Guide to getting ready for your COVID-19 jab
Today (June 7) marks the first day of the government’s long-planned nationwide COVID-19 vaccination rollout for priority groups: the elderly and people with seven underlying health conditions that make them more vulnerable to the virus.
But even if you have already booked your vaccination appointment, you are advised to recheck your reservation. The limited supply of COVID-19 vaccine means there is a possibility that your booking may be cancelled or postponed.
Current stocks of vaccine will last just seven days in most provinces, and probably just three days in provinces with high bookings, like Lampang, Deputy Public Health Minister Sathit Pitutacha revealed on Sunday.
Here are some guidelines on what to do before getting your jab.
Keep abreast of updates
Closely follow news and updates on the social-media page of the hospital where you are booked to get your shot. The updates should let you know if your vaccination booking is still confirmed. COVID-19 vaccination plans have been often revised in the past, so it is best to stay tuned.
The government on June 4 received 1.8 million doses of locally-made AstraZeneca vaccine, which are now being delivered to hospitals across the country.
So far, more than 8.1 million people have already reserved their vaccination via the government’s nationwide rollout for priority groups. Initially, they were told they would get the AstraZeneca jab. Sathit, however, now suggests that the Sinovac vaccine will also be used to support the rollout. To date, Thailand has imported 6.5 million Sinovac doses – including 1,000,000 donated by the Chinese government.
Bangkok Hospital Chiang Mai has announced it will inject recipients aged over 60 with AstraZeneca and those younger with Sinovac vaccine. Rangsit University, meanwhile, announced on Sunday that people due to get their jabs on June 7 would get AstraZeneca vaccine while those scheduled for shots between June 8and 12 would get Sinovac. Those who insist on getting the AstraZeneca vaccine will have to wait for a new appointment.
Preparing for your shot
If you have any underlying health conditions and/or take regular medication, consult your doctor first. If you get the green light, make sure you get enough rest and avoid drinking alcohol, coffee, and tea in the hours leading up to your vaccination. You should also refrain from heavy exercise for several days before receiving your jab. If you feel sick or have a fever, postpone your appointment by a week or two.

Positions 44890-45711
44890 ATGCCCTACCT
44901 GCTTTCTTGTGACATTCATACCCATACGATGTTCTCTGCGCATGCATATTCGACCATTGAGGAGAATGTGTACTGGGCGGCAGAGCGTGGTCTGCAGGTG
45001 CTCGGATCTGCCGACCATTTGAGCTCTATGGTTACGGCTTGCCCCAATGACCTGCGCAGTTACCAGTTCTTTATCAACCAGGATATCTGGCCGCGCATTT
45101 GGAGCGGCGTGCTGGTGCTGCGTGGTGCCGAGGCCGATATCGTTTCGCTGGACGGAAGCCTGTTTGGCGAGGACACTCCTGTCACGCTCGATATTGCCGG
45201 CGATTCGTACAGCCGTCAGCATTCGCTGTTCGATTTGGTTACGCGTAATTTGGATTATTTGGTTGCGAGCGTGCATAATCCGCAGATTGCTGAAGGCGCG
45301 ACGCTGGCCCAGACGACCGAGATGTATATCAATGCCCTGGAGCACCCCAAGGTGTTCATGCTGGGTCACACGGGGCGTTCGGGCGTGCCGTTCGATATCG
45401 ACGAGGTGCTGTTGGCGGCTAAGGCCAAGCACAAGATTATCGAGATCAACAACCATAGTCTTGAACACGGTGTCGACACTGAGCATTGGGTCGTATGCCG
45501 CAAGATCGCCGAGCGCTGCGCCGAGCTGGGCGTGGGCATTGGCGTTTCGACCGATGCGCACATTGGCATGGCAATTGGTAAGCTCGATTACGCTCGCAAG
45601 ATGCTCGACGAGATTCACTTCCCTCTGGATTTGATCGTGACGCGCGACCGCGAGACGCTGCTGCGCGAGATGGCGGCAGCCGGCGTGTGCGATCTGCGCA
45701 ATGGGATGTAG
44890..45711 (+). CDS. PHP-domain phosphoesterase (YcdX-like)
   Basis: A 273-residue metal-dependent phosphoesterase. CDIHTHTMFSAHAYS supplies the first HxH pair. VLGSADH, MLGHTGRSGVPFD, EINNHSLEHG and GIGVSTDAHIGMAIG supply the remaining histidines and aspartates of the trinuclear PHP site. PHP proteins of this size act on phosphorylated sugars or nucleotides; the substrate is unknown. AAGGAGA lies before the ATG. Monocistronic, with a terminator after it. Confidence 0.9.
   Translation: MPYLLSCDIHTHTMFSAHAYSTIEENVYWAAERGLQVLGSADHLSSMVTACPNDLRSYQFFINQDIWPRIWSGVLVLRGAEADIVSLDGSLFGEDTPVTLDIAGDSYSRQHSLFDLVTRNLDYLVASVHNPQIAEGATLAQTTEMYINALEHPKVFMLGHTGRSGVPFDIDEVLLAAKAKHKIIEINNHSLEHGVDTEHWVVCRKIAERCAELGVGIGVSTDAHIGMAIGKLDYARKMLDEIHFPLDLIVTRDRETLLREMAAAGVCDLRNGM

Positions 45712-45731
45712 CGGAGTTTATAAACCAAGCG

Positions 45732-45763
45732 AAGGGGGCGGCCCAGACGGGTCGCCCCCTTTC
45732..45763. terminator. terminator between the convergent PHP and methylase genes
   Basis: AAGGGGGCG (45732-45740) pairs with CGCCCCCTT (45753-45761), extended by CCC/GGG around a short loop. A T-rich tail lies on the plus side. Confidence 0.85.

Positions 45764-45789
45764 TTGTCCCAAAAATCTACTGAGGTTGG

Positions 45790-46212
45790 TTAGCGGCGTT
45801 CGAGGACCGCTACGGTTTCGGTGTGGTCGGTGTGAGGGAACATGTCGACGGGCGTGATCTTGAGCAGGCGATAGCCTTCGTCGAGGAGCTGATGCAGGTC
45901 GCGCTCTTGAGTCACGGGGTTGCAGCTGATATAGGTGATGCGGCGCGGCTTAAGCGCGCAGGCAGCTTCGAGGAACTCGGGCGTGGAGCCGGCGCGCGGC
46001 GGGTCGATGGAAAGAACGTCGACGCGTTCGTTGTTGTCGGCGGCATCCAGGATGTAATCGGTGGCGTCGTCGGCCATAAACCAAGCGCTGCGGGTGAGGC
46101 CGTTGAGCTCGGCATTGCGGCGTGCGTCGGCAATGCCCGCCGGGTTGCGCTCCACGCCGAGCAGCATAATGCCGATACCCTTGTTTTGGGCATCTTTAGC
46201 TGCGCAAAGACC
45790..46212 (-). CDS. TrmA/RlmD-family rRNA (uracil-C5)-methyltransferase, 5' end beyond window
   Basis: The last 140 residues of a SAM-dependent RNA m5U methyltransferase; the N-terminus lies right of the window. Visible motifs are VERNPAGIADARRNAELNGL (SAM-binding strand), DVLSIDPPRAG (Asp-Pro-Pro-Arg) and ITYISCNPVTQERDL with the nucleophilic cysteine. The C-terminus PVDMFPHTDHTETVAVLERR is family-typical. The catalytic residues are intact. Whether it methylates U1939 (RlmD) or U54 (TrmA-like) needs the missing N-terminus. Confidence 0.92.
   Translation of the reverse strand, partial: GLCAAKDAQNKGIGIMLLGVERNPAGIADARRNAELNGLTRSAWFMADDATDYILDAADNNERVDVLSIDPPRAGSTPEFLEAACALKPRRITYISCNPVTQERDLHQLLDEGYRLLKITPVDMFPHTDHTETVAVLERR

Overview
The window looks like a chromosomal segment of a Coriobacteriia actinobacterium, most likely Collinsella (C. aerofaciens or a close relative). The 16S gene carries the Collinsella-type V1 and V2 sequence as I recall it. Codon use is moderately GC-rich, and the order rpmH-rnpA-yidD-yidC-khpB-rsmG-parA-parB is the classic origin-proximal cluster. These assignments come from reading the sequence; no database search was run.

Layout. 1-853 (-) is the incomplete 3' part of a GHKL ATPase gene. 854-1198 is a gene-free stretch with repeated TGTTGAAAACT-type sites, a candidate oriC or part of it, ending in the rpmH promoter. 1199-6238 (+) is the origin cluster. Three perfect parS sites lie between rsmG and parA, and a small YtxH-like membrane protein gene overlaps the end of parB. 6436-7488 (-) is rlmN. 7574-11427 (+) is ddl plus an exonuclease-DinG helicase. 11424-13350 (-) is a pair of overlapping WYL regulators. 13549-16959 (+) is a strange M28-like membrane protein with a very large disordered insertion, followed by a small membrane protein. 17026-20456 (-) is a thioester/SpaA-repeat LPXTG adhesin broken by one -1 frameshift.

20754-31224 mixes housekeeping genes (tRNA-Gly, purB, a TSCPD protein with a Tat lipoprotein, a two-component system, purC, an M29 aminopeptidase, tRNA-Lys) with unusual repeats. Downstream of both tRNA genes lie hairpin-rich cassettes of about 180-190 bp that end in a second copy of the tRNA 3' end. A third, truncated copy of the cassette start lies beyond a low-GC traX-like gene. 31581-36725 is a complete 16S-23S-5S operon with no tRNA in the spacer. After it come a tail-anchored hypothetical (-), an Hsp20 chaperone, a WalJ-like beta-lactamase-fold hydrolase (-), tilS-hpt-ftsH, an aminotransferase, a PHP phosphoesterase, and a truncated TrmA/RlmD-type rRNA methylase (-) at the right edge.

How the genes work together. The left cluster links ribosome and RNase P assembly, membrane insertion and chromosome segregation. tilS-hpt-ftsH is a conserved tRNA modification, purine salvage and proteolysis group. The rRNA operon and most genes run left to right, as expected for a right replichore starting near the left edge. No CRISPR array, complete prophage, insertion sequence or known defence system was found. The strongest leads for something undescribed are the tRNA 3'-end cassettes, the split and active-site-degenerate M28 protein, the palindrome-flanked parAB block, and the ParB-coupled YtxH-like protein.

On the day of your appointment, make sure you carry your national ID card and evidence of booking (if any) to show at the vaccination site. Wear clothes that make it easy to expose your upper arm for the jab. At the vaccination site, wear a face mask at all times. It is best to get the injection in your non-dominant arm.
After getting your shot, avoid exercising hard for a few days. If you develop a fever or pains and aches, take a 500mg paracetamol tablet. If symptoms linger, take another tablet six hours later. You must not use NSAIDs such as Ibuprofen, Arcoxia and Celebrex, which can worsen symptoms.
Monitor your health for 48 to 72 hours after your jab. If you develop partial numbness, weak limbs, or twisting of facial features such as lip, see a doctor immediately.
The government has promised compensation for serious side effects from the COVID-19 vaccine. The compensation totals Bt240,000 for anyone who suffers disability or organ loss, rising to Bt400,000 in the event of death. The cost of medical treatment for side effects is also covered up to Bt100,000.
Compensation can be claimed by filing an application at the vaccinating hospital, a provincial public health office or any branch of the National Health Security Office (NHSO). For applications that pass screening by a local committee, payment will be made within five days.
As of June 5, Thailand had administered 4.19 million doses of COVID-19 vaccine. During the past three weeks, at least 344 people have applied for side-effect compensation, of which 239 have already been approved.
By Thai PBS World’s General Desk